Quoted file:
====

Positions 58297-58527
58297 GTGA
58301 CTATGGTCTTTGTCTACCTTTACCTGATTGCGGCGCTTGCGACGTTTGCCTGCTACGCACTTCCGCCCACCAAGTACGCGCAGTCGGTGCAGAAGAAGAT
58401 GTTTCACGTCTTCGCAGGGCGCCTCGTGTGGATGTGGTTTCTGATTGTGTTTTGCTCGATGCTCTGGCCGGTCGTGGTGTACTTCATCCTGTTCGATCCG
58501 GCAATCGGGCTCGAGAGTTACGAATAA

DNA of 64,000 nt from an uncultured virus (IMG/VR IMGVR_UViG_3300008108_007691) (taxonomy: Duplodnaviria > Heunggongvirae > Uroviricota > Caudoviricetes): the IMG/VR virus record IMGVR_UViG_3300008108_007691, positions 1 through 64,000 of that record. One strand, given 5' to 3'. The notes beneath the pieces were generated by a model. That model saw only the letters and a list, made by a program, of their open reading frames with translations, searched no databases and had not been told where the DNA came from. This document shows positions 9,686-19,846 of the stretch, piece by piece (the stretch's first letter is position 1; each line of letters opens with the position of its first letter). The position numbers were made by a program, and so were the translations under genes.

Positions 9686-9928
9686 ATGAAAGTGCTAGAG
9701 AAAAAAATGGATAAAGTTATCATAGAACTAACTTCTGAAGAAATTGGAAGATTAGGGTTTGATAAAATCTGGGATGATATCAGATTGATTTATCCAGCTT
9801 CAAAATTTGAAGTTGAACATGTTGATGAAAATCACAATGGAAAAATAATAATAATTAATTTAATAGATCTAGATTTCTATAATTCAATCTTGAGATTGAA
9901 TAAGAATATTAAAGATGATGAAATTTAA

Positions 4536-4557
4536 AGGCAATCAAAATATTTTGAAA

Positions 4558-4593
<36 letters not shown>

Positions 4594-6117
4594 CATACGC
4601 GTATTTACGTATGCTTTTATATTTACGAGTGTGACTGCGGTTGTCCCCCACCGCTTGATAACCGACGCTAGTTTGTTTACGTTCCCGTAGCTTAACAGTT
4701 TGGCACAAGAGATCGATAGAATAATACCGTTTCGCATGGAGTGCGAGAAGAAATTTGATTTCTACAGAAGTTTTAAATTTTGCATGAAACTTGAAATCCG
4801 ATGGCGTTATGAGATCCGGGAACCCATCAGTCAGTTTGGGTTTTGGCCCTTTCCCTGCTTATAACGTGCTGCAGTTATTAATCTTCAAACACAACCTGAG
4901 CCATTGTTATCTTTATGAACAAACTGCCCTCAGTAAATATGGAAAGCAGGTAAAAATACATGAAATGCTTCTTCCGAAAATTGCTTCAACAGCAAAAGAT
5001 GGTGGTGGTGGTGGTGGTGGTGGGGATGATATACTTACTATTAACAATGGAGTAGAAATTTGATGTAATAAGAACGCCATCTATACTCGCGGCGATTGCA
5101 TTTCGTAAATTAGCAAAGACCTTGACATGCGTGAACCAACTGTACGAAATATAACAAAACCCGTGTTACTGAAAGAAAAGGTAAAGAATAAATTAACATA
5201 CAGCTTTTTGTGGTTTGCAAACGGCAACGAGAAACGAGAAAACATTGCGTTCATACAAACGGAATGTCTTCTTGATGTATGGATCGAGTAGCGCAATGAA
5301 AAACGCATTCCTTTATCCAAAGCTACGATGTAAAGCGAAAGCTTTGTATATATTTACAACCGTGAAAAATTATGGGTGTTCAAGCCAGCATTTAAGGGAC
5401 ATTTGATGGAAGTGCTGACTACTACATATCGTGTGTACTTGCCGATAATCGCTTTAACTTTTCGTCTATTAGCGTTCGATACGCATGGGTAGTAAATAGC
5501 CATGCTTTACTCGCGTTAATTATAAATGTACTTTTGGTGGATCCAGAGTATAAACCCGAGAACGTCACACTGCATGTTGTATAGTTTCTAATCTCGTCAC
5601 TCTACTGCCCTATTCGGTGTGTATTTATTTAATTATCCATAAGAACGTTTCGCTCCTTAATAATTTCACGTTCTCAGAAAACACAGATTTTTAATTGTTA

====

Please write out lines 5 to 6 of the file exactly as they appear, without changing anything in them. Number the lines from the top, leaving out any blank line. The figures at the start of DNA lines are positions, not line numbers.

58501 GCAATCGGGCTCGAGAGTTACGAATAA

DNA of 64,000 nt from an uncultured virus (IMG/VR IMGVR_UViG_3300008108_007691) (taxonomy: Duplodnaviria > Heunggongvirae > Uroviricota > Caudoviricetes): the IMG/VR virus record IMGVR_UViG_3300008108_007691, positions 1 through 64,000 of that record. One strand, given 5' to 3'. The notes beneath the pieces were generated by a model. That model saw only the letters and a list, made by a program, of their open reading frames with translations, searched no databases and had not been told where the DNA came from. This document shows positions 9,686-19,846 of the stretch, piece by piece (the stretch's first letter is position 1; each line of letters opens with the position of its first letter). The position numbers were made by a program, and so were the translations under genes.